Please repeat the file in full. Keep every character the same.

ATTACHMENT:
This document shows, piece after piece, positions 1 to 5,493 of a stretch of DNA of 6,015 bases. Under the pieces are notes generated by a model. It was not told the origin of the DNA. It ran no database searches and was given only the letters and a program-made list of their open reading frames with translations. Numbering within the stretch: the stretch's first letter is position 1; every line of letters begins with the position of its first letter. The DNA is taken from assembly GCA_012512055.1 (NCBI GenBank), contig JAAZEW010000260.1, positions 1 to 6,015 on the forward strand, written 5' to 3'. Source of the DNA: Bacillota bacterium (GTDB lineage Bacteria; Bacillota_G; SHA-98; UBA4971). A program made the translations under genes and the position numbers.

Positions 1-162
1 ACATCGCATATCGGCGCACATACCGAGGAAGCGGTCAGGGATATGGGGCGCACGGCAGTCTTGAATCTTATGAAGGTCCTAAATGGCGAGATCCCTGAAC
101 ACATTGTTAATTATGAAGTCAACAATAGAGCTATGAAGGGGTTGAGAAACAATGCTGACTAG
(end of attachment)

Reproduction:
This document shows, piece after piece, positions 1 to 5,493 of a stretch of DNA of 6,015 bases. Under the pieces are notes generated by a model. It was not told the origin of the DNA. It ran no database searches and was given only the letters and a program-made list of their open reading frames with translations. Numbering within the stretch: the stretch's first letter is position 1; every line of letters begins with the position of its first letter. The DNA is taken from assembly GCA_012512055.1 (NCBI GenBank), contig JAAZEW010000260.1, positions 1 to 6,015 on the forward strand, written 5' to 3'. Source of the DNA: Bacillota bacterium (GTDB lineage Bacteria; Bacillota_G; SHA-98; UBA4971). A program made the translations under genes and the position numbers.

Positions 1-162
1 ACATCGCATATCGGCGCACATACCGAGGAAGCGGTCAGGGATATGGGGCGCACGGCAGTCTTGAATCTTATGAAGGTCCTAAATGGCGAGATCCCTGAAC
101 ACATTGTTAATTATGAAGTCAACAATAGAGCTATGAAGGGGTTGAGAAACAATGCTGACTAG